Other spinoffs and companies still being incubated are working with PARC innovations in solar technology, water treatment and networking.
PARC researchers say the process of seeking out customers for their work is oddly liberating. "At first, we had one customer [Xerox] and one goal," said Danny Bobrow, an artificial intelligence pioneer who got to PARC in 1972 and is still there as a research fellow. "Now, I can look around for sponsorship, and Xerox supports that."
Yet it's an article of faith at PARC that the institution is still unique as a wellspring of basic research owned by a corporation.
"Corporate research is past its glory days," said William J. Spencer, who as PARC's director in the mid-1980s established the model of spinning off its technologies as independent companies or with outside partners. "You don't have monopolies like Xerox and AT&T had, so it's hard to justify setting aside 2, 3 or 5% of revenues for basic research."
I asked Spencer, who had worked at Bell Labs and Sandia National Laboratory before joining Xerox, how the country could take up the slack left by the refocusing of corporate research.
"I don't think we've addressed that problem," he replied. "We've relegated basic research to the universities, but they're beginning to focus on short-term projects too — faculty members are asking, 'How do I get tenure?'"
Yet the landscape of neither corporate revenue nor corporate research is monolithic. Although Hewlett-Packard, to mention one technology giant, cut its research and development spending under the recently departed CEO Mark Hurd to 2.5% of revenue last year from 6% in 2002, IBM is still spending 6% ($5.8 billion devoted to R&D last year).
Some companies today dominate their markets nearly as decisively as Xerox and Ma Bell did back when. They just aren't making the same commitment to broad research.
In 1970, the year Xerox conceived PARC, it recorded sales of $1.7 billion and net income of $188 million — that's a profit of $1.1 billion in today's dollars.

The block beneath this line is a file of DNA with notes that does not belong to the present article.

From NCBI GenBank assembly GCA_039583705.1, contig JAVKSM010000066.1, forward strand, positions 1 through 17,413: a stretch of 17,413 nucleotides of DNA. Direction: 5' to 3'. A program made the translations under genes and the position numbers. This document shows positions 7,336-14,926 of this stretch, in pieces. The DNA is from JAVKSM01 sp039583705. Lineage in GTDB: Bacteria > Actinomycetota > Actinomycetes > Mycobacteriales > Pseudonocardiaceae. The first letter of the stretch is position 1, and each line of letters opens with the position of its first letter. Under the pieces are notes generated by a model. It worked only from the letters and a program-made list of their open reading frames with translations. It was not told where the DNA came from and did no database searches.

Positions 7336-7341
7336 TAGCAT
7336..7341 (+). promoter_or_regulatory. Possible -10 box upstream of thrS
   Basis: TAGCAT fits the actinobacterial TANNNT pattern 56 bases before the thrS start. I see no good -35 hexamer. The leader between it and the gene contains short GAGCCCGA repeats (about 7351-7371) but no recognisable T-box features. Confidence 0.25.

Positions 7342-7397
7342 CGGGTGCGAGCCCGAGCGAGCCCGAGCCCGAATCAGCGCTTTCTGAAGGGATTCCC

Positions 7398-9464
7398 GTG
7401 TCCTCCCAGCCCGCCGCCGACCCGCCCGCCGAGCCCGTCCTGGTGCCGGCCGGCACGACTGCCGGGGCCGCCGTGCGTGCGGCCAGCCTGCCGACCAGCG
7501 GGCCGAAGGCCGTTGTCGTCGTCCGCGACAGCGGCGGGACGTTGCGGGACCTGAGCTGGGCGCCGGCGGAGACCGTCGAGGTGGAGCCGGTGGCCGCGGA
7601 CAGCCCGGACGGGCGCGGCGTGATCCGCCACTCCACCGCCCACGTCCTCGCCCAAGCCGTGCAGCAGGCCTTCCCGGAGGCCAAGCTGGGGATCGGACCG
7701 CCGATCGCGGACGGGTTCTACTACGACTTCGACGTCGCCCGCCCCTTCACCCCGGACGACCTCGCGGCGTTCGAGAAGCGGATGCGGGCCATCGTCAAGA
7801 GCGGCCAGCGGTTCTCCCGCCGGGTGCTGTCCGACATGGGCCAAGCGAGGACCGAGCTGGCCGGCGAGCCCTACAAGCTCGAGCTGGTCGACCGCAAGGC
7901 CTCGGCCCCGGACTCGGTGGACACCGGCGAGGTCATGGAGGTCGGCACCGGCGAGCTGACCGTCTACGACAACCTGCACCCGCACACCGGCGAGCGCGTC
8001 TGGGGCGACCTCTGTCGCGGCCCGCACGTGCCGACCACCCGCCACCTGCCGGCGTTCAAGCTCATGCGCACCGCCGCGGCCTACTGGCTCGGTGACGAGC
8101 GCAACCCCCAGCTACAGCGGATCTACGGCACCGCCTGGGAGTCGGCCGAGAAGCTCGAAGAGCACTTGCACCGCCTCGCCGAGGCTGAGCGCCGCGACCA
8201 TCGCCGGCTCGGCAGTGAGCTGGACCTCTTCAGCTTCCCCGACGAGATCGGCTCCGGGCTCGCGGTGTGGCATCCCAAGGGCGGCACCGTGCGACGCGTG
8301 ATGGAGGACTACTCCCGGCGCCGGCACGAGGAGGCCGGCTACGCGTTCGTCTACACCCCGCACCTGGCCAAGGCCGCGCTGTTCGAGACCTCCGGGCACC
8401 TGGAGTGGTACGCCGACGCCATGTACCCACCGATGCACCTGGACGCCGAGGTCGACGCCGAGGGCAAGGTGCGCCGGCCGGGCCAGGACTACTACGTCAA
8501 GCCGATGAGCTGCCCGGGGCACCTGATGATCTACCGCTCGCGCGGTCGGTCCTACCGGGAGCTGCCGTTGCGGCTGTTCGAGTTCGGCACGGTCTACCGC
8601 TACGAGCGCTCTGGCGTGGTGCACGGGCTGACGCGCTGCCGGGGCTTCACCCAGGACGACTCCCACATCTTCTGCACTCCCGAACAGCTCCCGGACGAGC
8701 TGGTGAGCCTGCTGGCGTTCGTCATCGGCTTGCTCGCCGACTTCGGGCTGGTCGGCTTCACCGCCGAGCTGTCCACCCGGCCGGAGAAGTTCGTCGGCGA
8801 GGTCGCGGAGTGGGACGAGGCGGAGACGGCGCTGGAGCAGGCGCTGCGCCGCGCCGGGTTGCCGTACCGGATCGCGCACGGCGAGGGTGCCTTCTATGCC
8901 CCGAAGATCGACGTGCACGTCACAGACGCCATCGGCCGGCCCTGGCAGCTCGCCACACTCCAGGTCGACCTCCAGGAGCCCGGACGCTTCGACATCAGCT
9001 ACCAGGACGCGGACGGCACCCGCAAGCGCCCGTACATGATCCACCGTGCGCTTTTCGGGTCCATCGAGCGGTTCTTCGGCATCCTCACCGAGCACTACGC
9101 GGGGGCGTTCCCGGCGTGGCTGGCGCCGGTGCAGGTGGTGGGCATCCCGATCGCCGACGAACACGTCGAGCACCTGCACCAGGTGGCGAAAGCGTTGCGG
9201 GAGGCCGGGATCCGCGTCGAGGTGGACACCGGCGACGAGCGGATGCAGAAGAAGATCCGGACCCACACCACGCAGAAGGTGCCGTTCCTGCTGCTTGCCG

For comparison's sake, Google earned a $6.5-billion profit on $24 billion in sales last year. The company's R&D spending of $2.8 billion is 12% of its revenue, although there's a bit of a cheat there — about 25% of that spending is "stock-based compensation" for the researchers, which isn't the same as a cash outlay.
While Google Labs turns out some terrific ideas, I'm not sure that anyone would claim that its researchers are pointing the way toward an entirely novel market, as did PARC's founding generation.
It may be unfair to today's corporate behemoths to paint the Xerox of the '70s as an altruistic backer of random innovation. The company founded PARC with the directive to develop the "office of the future," which Xerox hoped to exploit as a core market. The concept just happened to accommodate almost anything that could be conceived of in electrical engineering or the embryonic field of computer science in that era.
The one thing that hasn't changed about PARC in 40 years is that it trusts that innovation will always find customers, even if not within Xerox. It's almost always the case that "you can find someone who has an interest in what you're doing," Bobrow told me. And if not?
"The wonderful thing about the world," he said, "is that it's rich in ideas and there are lot of things to pursue."
Michael Hiltzik's column appears Sundays and Wednesdays. Reach him at firstname.lastname@example.org, read past columns at latimes.com/hiltzik, check out facebook.com/hiltzik, and follow @latimeshiltzik on Twitter.